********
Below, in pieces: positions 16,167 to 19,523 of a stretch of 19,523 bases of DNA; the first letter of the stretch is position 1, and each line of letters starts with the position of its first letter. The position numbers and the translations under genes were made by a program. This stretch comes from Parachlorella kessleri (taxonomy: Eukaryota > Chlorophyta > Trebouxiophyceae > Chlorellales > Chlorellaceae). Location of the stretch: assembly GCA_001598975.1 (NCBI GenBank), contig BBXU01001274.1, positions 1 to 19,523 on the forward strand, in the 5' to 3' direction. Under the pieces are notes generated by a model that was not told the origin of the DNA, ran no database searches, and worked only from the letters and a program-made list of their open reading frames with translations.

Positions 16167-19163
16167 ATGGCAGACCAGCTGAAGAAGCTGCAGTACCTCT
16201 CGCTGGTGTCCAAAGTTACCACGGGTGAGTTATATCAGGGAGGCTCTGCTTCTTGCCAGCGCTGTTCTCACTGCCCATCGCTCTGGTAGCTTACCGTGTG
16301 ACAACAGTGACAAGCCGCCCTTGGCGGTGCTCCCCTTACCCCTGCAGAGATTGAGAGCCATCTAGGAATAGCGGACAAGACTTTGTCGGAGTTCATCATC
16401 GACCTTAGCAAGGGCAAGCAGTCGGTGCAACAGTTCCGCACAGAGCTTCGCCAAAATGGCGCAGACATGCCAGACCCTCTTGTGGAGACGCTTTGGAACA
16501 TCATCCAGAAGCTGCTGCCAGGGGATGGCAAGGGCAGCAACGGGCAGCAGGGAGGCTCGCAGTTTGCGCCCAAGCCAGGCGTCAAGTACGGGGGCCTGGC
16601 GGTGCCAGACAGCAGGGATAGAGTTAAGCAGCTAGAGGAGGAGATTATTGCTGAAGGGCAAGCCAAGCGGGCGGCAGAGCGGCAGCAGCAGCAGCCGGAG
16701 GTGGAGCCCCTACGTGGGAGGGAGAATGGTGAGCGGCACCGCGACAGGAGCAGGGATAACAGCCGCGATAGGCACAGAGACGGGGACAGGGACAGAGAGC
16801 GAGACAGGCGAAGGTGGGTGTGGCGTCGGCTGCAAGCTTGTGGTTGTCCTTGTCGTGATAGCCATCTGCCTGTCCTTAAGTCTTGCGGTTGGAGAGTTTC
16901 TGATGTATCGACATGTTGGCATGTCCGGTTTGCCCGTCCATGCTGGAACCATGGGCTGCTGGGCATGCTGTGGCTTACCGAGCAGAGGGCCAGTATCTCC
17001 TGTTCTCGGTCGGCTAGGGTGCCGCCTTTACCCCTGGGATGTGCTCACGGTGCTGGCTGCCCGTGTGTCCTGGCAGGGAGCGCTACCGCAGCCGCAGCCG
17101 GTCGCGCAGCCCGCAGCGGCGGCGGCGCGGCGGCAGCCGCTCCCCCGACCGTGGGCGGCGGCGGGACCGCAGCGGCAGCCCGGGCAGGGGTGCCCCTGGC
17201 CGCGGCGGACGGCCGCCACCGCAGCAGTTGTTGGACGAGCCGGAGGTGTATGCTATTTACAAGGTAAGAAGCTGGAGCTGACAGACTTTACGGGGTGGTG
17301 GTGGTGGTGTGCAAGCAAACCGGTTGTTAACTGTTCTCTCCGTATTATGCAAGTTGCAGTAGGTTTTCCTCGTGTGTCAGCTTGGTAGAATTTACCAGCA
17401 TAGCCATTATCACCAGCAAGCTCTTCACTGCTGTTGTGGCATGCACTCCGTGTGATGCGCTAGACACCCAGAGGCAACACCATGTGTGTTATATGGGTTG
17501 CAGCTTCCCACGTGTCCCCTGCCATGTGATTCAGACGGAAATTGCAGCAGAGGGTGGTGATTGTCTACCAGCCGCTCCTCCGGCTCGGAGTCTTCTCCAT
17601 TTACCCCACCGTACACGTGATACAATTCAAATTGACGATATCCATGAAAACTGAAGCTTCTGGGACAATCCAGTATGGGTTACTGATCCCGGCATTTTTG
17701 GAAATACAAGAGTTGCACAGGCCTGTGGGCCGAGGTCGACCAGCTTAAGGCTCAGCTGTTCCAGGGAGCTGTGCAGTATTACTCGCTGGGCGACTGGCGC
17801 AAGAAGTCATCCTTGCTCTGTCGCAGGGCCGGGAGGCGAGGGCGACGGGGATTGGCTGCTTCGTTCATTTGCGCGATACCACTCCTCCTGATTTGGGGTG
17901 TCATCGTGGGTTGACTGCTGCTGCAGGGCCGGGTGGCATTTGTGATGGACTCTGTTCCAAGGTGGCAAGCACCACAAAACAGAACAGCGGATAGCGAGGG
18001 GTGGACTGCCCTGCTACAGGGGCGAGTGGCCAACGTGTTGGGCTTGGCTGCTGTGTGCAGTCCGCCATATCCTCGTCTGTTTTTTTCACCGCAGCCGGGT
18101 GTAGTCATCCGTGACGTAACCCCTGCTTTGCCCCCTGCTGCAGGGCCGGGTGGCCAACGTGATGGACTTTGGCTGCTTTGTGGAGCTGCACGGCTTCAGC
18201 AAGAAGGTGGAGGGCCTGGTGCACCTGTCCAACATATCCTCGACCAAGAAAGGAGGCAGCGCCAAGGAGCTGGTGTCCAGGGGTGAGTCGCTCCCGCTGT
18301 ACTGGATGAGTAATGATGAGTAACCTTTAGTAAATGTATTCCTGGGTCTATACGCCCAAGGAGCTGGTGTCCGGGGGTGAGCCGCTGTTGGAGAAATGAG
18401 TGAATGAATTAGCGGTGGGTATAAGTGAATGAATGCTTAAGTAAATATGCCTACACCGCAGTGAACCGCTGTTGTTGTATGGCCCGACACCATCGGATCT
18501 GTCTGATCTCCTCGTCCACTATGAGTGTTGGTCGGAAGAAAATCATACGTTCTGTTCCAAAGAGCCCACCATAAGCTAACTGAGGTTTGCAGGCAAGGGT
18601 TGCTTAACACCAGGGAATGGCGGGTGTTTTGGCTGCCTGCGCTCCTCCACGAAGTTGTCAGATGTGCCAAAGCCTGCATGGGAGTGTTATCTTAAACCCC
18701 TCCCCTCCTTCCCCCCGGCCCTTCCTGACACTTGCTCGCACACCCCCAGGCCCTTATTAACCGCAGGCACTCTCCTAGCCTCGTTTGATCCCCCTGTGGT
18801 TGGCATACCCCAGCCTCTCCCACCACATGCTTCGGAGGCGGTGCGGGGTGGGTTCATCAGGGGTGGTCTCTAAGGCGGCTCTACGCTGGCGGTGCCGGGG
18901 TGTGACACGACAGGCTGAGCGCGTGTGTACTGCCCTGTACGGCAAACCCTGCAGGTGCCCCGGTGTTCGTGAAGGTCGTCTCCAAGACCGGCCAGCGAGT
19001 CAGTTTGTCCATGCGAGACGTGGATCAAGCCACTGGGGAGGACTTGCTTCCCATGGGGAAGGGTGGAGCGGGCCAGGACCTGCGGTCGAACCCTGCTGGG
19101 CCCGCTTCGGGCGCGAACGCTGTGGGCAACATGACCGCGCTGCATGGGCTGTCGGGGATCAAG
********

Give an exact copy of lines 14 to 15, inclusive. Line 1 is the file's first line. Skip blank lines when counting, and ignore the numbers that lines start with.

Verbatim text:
17201 CGCGGCGGACGGCCGCCACCGCAGCAGTTGTTGGACGAGCCGGAGGTGTATGCTATTTACAAGGTAAGAAGCTGGAGCTGACAGACTTTACGGGGTGGTG
17301 GTGGTGGTGTGCAAGCAAACCGGTTGTTAACTGTTCTCTCCGTATTATGCAAGTTGCAGTAGGTTTTCCTCGTGTGTCAGCTTGGTAGAATTTACCAGCA